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According to my naked eye, the U.S. is afflicted with significant inflation.  Food prices are up.  Gasoline and transportation prices are up.  Healthcare prices are up.  Clothing prices are up.  Entertainment prices are up.  Higher education tuition is up.  Everything is up, except my mortgage payments.  These are increasingly difficult to pay given that higher education wages have remained constant for the past ten years and I have less left over at the end of the month.

But is inflation large enough to impact the interpretation of financial statements?  As I discuss in this essay, the answer is YES!

To address the issue of the impact of inflation on financial statements, we need a not too biased estimator of the rate of inflation.

According to information released by the Bureau of Labor, inflation (as measured by the CPI) has been relatively low over the past ten years, usually averaging 2-3% per year.  I have always been skeptical of these reports, for three reasons.  First, the reported government figures don’t agree with my perception of the change in prices.  I think that inflation has been higher.  Second, the U.S. government has significant incentives to under report inflation.  A low reported inflation rate means that government transfer payments (such as social security) are minimized.  Also, a high reported inflation rate has adverse impacts on the ruling party’s (Republican or Democrat) to remain in power.  Third, I’m aware that the methods used to calculate the CPI have changed during the past 30 years.  For example, volatile changes in prices are minimized in the weighted average index.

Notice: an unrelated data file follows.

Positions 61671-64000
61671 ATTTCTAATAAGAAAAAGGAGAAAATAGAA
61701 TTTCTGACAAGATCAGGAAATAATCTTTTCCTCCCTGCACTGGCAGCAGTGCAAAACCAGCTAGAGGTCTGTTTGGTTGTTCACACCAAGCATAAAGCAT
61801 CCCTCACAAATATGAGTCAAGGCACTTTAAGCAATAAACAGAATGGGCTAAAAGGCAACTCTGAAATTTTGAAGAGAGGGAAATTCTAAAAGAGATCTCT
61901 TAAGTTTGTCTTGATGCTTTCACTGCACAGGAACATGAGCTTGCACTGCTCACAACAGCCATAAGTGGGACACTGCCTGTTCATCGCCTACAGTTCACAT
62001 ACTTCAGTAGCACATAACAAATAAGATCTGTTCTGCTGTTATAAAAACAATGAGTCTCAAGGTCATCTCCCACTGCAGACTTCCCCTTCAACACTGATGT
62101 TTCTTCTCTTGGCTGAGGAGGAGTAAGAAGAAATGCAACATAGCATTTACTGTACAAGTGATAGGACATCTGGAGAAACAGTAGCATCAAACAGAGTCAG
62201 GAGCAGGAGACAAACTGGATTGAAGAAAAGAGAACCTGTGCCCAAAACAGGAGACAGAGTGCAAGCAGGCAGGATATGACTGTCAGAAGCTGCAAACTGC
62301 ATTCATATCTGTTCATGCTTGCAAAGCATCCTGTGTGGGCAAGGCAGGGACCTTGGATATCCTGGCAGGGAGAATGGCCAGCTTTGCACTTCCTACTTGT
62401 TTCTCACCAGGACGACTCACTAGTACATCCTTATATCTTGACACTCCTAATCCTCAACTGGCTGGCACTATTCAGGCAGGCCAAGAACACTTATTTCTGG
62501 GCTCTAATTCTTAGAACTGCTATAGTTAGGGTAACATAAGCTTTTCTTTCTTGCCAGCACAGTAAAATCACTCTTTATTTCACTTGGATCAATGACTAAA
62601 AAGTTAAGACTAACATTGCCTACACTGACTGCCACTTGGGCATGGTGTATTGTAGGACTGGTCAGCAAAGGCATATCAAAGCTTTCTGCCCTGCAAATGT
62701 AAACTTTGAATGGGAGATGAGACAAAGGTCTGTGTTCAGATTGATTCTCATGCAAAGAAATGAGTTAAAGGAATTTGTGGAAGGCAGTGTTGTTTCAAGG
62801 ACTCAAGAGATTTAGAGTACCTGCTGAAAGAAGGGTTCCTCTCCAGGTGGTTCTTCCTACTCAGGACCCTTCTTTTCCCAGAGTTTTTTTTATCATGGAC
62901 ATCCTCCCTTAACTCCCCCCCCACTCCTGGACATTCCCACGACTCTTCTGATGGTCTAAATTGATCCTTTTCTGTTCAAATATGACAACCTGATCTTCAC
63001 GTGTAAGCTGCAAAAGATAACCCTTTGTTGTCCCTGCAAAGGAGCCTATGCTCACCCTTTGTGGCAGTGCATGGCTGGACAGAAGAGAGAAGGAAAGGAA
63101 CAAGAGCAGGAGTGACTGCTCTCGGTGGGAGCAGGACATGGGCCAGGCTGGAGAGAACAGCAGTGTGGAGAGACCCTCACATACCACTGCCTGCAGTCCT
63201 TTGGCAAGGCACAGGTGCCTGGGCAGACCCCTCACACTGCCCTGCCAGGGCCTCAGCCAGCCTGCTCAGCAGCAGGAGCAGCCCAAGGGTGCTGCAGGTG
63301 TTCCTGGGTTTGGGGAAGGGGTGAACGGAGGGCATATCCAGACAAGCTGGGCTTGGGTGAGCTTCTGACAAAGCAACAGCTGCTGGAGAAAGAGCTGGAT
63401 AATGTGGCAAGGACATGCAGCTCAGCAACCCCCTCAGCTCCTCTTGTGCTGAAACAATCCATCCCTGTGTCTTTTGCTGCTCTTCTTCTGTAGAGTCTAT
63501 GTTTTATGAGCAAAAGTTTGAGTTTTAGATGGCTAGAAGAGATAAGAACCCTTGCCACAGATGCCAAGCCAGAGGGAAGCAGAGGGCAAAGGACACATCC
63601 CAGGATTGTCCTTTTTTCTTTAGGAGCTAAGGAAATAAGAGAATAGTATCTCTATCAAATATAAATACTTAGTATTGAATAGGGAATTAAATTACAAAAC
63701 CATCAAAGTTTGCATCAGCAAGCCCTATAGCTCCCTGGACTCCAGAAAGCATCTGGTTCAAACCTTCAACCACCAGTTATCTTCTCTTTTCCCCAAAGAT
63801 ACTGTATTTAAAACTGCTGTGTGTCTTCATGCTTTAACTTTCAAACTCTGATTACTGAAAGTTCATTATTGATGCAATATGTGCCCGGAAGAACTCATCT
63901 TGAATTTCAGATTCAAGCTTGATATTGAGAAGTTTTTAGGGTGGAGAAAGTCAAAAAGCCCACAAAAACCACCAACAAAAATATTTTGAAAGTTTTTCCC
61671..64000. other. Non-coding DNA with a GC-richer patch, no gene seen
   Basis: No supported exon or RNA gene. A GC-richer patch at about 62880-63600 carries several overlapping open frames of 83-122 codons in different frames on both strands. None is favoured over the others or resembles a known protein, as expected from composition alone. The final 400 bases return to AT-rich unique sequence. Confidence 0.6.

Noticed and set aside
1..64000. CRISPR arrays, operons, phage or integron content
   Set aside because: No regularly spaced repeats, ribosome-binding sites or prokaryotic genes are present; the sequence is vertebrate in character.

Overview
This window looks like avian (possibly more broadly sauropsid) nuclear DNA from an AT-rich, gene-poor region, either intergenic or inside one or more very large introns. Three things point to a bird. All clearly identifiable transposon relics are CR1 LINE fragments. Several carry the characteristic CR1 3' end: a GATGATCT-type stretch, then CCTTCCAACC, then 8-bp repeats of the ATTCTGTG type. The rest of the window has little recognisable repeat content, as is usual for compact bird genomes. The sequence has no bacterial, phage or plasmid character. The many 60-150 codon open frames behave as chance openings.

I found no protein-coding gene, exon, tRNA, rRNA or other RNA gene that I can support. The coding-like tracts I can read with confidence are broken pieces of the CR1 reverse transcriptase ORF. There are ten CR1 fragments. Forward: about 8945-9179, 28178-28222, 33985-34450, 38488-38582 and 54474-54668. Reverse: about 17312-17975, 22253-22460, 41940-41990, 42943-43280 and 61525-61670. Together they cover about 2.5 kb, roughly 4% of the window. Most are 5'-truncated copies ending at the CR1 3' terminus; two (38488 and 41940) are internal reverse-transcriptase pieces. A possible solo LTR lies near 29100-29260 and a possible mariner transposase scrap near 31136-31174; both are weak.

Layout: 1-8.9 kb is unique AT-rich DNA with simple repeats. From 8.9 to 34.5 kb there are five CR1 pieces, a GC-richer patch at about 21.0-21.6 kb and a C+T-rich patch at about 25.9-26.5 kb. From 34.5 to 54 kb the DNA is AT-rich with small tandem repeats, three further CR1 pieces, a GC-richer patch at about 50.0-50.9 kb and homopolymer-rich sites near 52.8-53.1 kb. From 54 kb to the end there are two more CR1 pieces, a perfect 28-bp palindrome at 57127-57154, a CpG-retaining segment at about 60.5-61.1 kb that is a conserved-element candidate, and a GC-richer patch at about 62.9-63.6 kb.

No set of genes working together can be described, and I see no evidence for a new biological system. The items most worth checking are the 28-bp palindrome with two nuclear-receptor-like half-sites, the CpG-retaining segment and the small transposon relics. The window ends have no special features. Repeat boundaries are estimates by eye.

So, how high has been inflation using non-government supplied computations?  Such a computation would remove the government bias, but possibly introduce new biases.

I use Shadow Government Statistics, which is owned by American Business Analytics & Research LLC, a company founded by John Williams.  It uses his methods to recompute the rate of inflation using the same government methodologies in place in 1980.  According to his data, inflation has been averaging about 10% per year for at least a decade.

credit: Shadow Government Statistics.

Inflation data provided by SGS feels about right to me, and I view it as credible.  If inflation is this high (≥ 10%), then analysis of financial statements should be based on inflation adjusted numbers.  For example, if a company has been reporting an upward trend in revenues, adjusting the numbers for constant dollars might reveal a real decreasing trend in revenues.

Moreover, we need guidance from accounting standard setters as to the principles to use in financial statement preparation so that inflation adjusted numbers can be used for comparisons.  Unfortunately, this is not about to happen anytime soon under the leadership of Hoogervorst (IASB) and Seidman (FASB), because something this useful would run counter to government policy.

Never-the-less, if you are a financial statement analyst, you should be performing some inflation adjustments.

For guidance, you might refer to a copy of the obsolete Statement of Financial Accounting Standards #33 or the outdated IAS #29 (which predates IFRS).   Be aware that the IAS standard doesn’t require inflation adjusted information until inflation hits 100% over a three year period (about 26% per year).

Debit and credit – – David Albrecht